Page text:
The Budget of the United States Government is the President's proposal to the U.S. Congress which recommends funding levels for the federal government for the next fiscal year, beginning October 1. Budget and appropriations are usually referred to by the fiscal year (FY) to which they apply (i.e. fiscal year 2010 is FY10).
Each year, the President of the United States submits his budget request to Congress for the following fiscal year as required by the Budget and Accounting Act of 1921. Typically, presidents submit budgets on the first Monday in February. The budget submission is sometimes delayed, however, in some new presidents' first year.
After Congress receives the President’s budget proposal, it begins its own budgetary process. Congressional decisions are governed by rules and legislation regarding the federal budget process. Budget committees set spending limits for the various House and Senate committees. Budget resolutions reflect spending priorities of Congress, and will usually differ from funding levels in the president's budget. (The president, however, retains substantial influence over the budget process through his veto power and through his allies in Congress.) The Congressional Budget must be passed by both the House and Senate, but is not subject to Presidential signature. Once passed by both chambers, it has the force and effect of law.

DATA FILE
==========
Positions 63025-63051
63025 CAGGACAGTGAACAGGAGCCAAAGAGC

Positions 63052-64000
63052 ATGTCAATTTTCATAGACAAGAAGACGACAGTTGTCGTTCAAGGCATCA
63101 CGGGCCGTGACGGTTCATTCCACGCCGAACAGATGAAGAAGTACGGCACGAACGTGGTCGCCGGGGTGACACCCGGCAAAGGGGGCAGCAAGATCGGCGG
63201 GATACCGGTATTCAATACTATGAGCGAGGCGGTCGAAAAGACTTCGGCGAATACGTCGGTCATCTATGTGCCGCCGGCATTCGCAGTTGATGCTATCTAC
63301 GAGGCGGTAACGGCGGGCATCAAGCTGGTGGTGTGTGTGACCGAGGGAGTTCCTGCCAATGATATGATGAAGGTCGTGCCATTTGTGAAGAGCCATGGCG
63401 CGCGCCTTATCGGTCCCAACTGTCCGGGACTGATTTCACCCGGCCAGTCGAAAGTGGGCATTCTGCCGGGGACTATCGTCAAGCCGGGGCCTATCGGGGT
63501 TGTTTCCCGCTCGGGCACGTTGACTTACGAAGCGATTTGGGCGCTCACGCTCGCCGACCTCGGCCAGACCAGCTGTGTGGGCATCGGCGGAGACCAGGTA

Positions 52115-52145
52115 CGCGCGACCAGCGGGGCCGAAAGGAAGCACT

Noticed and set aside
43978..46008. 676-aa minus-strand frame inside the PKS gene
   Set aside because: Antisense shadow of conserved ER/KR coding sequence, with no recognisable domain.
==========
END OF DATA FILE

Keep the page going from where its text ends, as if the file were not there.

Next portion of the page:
The budget guides the work of the House and Senate Appropriations committees, which then approve individual appropriations bills to allocate funding to various federal agencies and programs. Federal agencies cannot spend money unless funds are authorized and appropriated.
The House and Senate Appropriations Committees currently have 12 subcommittees, which are responsible for drafting the 12 regular appropriations bills that determine amounts of discretionary spending for various federal programs.
Appropriations bills must pass both the House and Senate and then be signed by the president in order to give federal agencies legal authority to spend. In many recent years, legislators have sometimes adopted a practice of combining several regular appropriations bills have into an "omnibus" bill. This allows one vote to be taken on the whole package, rather than several separate votes.
In addition, the president may request and the Congress may pass supplemental appropriations bills as needed. Congress may also pass bills for emergency appropriations. Spending that is deemed an "emergency" is exempt from certain Congressional budget enforcement rules. Funds for disaster relief have sometimes come from supplemental appropriations, such as after Hurricane Katrina. In other cases, funds included in emergency supplemental appropriations bills support activities not obviously related to actual emergencies, but to urgent needs of the federal government.
After Congress approves an appropriations bill, it is sent to the President, who may sign it into law, or may veto it. A vetoed bill is sent back to Congress, which can pass it into law with a two-thirds majority vote in each chamber.